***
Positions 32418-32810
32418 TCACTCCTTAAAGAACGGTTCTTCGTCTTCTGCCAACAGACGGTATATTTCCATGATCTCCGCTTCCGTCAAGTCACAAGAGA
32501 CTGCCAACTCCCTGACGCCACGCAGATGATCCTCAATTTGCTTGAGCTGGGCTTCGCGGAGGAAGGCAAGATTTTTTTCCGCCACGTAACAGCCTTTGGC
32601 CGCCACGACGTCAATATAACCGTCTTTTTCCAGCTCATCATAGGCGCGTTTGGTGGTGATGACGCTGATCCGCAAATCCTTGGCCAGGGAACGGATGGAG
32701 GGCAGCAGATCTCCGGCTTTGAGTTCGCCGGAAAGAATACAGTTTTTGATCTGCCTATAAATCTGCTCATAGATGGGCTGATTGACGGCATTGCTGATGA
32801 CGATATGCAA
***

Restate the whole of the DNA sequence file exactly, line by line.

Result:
Positions 32418-32810
32418 TCACTCCTTAAAGAACGGTTCTTCGTCTTCTGCCAACAGACGGTATATTTCCATGATCTCCGCTTCCGTCAAGTCACAAGAGA
32501 CTGCCAACTCCCTGACGCCACGCAGATGATCCTCAATTTGCTTGAGCTGGGCTTCGCGGAGGAAGGCAAGATTTTTTTCCGCCACGTAACAGCCTTTGGC
32601 CGCCACGACGTCAATATAACCGTCTTTTTCCAGCTCATCATAGGCGCGTTTGGTGGTGATGACGCTGATCCGCAAATCCTTGGCCAGGGAACGGATGGAG
32701 GGCAGCAGATCTCCGGCTTTGAGTTCGCCGGAAAGAATACAGTTTTTGATCTGCCTATAAATCTGCTCATAGATGGGCTGATTGACGGCATTGCTGATGA
32801 CGATATGCAA